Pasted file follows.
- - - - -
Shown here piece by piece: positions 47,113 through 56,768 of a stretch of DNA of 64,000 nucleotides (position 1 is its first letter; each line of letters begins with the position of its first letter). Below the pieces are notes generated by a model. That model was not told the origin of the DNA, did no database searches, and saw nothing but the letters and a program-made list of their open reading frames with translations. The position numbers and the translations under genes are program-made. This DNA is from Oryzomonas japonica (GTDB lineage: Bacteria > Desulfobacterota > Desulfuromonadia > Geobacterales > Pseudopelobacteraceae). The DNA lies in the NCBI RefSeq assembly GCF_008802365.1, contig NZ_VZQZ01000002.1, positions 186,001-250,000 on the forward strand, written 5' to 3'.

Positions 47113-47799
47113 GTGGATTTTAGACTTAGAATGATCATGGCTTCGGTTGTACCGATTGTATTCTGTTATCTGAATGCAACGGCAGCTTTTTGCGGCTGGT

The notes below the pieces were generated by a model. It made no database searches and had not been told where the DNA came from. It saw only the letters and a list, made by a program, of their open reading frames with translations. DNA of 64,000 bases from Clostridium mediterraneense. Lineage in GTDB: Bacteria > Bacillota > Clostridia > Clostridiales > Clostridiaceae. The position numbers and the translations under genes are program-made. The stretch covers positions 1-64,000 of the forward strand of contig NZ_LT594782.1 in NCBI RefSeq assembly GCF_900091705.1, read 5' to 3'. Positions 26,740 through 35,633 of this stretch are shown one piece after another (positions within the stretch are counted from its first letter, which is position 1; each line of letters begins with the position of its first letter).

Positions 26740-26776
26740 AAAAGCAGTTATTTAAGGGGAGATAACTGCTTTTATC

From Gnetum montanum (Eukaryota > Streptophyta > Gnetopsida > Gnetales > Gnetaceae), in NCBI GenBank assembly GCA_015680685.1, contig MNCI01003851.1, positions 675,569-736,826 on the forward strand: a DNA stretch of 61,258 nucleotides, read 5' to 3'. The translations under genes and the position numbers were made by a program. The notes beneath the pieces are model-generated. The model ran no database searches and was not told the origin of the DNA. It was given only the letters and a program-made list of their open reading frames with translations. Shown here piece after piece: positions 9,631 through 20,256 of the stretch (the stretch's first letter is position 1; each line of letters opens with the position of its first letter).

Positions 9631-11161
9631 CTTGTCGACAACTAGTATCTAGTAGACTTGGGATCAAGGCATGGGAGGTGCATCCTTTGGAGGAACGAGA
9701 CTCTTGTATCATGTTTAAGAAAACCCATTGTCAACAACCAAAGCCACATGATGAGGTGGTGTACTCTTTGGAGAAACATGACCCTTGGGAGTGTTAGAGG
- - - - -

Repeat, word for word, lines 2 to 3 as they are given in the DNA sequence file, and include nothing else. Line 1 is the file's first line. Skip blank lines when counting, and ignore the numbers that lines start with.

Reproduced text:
Positions 47113-47799
47113 GTGGATTTTAGACTTAGAATGATCATGGCTTCGGTTGTACCGATTGTATTCTGTTATCTGAATGCAACGGCAGCTTTTTGCGGCTGGT